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Arizona teacher banned from OnlyFans

A Lake Havasu, Arizona middle school science teacher who was fired after her students stumbled across her pornographic OnlyFans videos has been blocked from the platform.

Samantha Peer, the former Thunderbolt Middle School teacher, made graphic videos using the alias “Khloe Karter,” and on November 14, she resigned from her position after the school district became aware of her OnlyFans account.

The Lake Havasu City Police Department said it investigated an anonymous tip about a Thunderbolt teacher engaging in pornography, and some of the images depicted her in a classroom-type setting.

Police said in a statement the images were “presumably on Thunderbolt School Property,” and they were investigating whether any laws were broken.

A day before her resignation, Peer posted on TikTok that her old TikTok account was banned. She also turned to Twitter to advise her followers that the platform she posted videos to was blocking her from posting any more videos.

“So, it seems OnlyFans deactivated both accounts (refunded all customers/subscribers) and is blocking me from making accounts,” Peer, AKA Khloe Karter said.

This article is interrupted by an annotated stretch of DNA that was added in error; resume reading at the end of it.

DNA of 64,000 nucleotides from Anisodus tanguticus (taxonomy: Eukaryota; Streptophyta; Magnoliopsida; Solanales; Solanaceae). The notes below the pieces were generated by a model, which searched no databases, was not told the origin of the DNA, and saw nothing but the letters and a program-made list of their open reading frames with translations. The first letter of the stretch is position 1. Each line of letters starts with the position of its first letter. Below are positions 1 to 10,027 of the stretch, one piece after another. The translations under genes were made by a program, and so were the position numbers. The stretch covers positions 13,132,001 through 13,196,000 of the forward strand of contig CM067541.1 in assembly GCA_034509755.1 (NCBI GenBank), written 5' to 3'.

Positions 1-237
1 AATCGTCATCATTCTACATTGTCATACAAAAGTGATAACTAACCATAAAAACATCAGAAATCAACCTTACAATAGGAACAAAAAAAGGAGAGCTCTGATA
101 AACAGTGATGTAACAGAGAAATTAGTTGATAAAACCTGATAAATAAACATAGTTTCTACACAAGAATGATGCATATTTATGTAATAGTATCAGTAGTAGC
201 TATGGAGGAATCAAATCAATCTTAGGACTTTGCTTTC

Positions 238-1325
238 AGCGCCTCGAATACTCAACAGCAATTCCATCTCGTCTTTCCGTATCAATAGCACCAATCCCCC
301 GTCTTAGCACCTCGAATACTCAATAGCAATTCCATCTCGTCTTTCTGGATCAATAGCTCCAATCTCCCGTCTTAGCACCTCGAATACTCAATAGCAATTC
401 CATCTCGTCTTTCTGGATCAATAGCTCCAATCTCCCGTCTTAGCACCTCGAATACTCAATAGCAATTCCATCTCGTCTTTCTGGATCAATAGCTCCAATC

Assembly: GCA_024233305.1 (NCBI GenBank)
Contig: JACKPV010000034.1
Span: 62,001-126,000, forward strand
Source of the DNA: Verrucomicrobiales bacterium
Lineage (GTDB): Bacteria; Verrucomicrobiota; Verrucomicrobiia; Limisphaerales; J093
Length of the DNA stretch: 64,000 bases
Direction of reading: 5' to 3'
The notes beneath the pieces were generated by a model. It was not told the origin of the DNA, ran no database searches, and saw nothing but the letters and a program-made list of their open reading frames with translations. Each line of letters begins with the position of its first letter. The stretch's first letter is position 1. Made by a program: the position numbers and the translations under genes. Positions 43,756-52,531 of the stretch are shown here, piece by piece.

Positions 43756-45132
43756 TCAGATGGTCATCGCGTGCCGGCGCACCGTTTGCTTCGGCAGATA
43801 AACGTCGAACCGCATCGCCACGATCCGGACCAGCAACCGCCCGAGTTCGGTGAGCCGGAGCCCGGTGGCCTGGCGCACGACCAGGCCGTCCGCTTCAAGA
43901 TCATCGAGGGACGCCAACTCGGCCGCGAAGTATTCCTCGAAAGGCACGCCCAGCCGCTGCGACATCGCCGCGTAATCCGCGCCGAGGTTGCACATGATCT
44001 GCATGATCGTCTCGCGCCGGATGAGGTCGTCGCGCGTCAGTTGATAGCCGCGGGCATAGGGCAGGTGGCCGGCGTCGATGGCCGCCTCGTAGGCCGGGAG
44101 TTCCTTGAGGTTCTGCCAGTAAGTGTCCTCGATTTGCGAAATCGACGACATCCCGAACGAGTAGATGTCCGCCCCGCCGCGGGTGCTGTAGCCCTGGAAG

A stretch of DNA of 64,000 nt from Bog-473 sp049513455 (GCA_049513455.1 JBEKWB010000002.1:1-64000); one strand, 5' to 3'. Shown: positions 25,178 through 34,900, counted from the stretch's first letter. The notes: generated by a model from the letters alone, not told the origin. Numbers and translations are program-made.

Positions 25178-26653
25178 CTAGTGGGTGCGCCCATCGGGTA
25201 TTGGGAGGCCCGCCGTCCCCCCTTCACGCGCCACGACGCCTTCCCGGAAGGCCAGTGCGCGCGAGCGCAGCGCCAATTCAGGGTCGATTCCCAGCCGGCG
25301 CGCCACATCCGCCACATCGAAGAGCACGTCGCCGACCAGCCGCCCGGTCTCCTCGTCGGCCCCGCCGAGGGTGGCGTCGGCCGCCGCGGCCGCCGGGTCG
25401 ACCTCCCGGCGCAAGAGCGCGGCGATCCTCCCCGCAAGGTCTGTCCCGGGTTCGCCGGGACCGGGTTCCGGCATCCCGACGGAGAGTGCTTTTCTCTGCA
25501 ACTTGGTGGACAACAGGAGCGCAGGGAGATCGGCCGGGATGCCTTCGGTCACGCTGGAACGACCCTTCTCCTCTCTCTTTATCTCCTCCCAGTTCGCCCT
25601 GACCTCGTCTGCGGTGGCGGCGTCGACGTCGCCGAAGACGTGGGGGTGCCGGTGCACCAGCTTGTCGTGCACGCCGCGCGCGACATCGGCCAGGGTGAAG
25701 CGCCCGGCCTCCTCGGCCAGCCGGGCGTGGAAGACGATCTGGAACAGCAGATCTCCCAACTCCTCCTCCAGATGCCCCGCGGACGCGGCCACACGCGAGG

When reached for comment, OnlyFans would not comment on specific accounts but instead suggested looking at its policy that prohibits sexual content being produced in a public place.

The policy prohibits users from uploading, posting, displaying, or publishing content on the platform that features sexual activities and was recorded or broadcasted from a public place.

The Lake Havasu City Police Department said it investigated Samantha Peer after an anonymous tip about a teacher engaging in pornography.

Anyone breaching the acceptable use policy can be banned from the OnlyFans platform.

Peer did not respond to inquiries regarding the ban this week.

When Peer’s story went public, she released a statement admitting to creating content to make extra money on the side to pay for necessities that her salary and her husband’s could not pay.

When she created her account, she said, she chose an anonymous alias and blocked the entire state of Arizona from accessing her account.

Peer followed up with another statement, three days later.

“The biggest concern that I read was a lack of remorse, and I know this was a very big mistake,” she said. “I’ve never defended myself saying that it was an okay thing to do. Looking back at it, I would never do that again. But I am a person and I do make mistakes, too.

“Although this was a very big mistake, this isn’t who I am and it doesn’t define who I will be in the future,” Peer added.